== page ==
The Junior Primary Program at MIC
In the Junior Primary School (Years 1 to 3), learning is centred on the unique needs of children between the ages of 6 and 9. Our teachers serve as guides for the children’s explorations as they acquire skills, pursue interests, and develop their unique potential. Ignited by the materials and lessons, these children use their imagination and reasoning minds to widely and deeply explore the universe. The Great Lessons offer inspiration and open doors to new areas of investigation.
You walk into a room of our Junior Primary children and you stand in wonder as you observe the social dynamics of children working productively in a busy environment. One child is quietly concentrating on the checkerboard to learn long multiplication, nearby two others are resolving a conflict at the peace table, while another small group is planning a ‘going out’ to the planetarium relating to their recent study of the solar system. The variety of subject matter being explored is interconnected and feeds the individual needs of the child as a whole.
This is a normal day in a Montessori Junior Primary classroom.
The morning opens with each child using their personal diary to plan and organise their day. They can choose to repeat a given presentation, request a new lesson or make new learning discoveries. There is a continuous flow of children moving within and outside of the classroom. They are given the freedom to do yoga, garden or jump rope in the outdoor environment in order to develop deep concentration in their work.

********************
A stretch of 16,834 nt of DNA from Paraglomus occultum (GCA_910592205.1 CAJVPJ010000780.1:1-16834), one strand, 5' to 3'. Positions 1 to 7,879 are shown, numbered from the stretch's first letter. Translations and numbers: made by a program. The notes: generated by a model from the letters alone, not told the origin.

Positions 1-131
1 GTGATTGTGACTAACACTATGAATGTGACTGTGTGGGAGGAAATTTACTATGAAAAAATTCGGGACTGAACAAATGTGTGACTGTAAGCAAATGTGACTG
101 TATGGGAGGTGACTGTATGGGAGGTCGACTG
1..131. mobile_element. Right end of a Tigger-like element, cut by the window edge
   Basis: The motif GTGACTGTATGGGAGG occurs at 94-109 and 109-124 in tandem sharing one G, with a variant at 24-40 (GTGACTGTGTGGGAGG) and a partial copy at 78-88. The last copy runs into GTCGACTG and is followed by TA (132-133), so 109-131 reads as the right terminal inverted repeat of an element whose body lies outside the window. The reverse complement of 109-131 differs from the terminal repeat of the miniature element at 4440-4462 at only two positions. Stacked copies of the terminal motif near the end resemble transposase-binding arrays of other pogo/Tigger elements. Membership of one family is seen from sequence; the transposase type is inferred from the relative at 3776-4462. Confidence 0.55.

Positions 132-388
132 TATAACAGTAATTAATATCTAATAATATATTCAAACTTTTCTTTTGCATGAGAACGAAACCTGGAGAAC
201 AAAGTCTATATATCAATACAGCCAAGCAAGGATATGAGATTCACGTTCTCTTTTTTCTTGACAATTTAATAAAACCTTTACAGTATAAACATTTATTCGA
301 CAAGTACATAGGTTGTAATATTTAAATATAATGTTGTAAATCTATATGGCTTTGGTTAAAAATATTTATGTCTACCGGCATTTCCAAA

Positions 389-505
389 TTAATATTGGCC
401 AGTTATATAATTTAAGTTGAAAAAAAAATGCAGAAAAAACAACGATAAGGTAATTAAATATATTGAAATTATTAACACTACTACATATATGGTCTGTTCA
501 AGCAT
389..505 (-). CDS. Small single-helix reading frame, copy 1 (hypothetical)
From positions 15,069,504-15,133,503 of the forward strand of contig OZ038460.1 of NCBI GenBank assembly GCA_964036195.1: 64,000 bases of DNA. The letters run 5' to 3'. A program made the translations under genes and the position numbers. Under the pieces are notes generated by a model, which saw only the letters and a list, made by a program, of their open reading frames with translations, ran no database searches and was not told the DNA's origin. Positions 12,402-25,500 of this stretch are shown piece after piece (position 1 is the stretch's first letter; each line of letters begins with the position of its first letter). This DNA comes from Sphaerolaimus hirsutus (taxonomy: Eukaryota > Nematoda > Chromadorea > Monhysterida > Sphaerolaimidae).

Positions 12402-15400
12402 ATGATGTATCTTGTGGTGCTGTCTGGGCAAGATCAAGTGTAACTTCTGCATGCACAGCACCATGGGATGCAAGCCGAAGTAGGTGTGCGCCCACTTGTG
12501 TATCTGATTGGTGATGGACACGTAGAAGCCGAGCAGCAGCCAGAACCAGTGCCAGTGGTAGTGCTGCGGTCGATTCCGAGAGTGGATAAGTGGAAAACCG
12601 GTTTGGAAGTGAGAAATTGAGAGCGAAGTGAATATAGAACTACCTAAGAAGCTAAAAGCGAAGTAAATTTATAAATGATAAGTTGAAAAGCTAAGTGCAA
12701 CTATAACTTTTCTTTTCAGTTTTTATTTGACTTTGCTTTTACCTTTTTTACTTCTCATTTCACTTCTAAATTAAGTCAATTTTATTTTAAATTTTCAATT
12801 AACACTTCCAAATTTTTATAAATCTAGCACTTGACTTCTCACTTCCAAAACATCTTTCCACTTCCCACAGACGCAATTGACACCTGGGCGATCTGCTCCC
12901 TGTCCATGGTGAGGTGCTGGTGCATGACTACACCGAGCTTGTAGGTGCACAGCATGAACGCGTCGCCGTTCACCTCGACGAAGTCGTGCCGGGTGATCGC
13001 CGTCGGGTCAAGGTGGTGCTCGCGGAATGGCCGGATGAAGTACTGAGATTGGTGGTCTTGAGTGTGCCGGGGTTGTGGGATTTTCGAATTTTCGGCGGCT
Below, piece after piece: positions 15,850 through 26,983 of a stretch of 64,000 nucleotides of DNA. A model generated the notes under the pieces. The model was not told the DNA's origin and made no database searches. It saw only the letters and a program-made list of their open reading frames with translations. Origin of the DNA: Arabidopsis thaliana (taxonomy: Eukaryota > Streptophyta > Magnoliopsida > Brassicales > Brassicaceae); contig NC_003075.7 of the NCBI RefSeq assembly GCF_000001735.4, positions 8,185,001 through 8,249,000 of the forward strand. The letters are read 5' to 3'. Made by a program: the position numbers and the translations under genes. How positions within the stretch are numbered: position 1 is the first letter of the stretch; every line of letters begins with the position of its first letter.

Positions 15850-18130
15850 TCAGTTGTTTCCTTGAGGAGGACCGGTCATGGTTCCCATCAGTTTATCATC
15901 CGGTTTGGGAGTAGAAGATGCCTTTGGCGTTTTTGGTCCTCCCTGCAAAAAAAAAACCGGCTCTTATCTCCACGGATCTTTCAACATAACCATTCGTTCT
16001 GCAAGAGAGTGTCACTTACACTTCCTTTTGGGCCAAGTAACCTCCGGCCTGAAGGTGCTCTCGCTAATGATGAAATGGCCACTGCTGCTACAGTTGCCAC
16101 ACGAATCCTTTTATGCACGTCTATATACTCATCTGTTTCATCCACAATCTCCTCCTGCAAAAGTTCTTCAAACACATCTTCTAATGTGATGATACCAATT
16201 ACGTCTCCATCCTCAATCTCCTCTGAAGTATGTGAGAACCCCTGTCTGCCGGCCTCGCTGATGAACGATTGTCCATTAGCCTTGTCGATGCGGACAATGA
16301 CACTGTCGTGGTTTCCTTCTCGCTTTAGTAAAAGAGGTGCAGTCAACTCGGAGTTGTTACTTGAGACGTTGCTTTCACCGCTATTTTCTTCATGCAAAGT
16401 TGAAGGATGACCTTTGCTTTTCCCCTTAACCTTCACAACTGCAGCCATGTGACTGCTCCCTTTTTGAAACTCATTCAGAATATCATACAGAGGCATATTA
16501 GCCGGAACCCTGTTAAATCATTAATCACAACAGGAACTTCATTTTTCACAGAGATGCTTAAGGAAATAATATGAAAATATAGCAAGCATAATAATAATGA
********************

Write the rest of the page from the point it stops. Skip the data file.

The drawing of a map of South America becomes a study of the continent; a child becomes interested in the customs and culture of Brazil and digs deeper until she discovers the Amazon forest and the nearly extinct Golden Lion Tamarin Monkey. She is so excited she can’t wait to share her knowledge with her classmates and prepares a presentation on her discoveries. In our classrooms children turn real-life experiences into ideas and concepts, so they can make sense of the world they live in. It’s hands-on learning.
Our children discuss, scrutinize, question, unearth, make friends, play, resolve conflicts, and grow.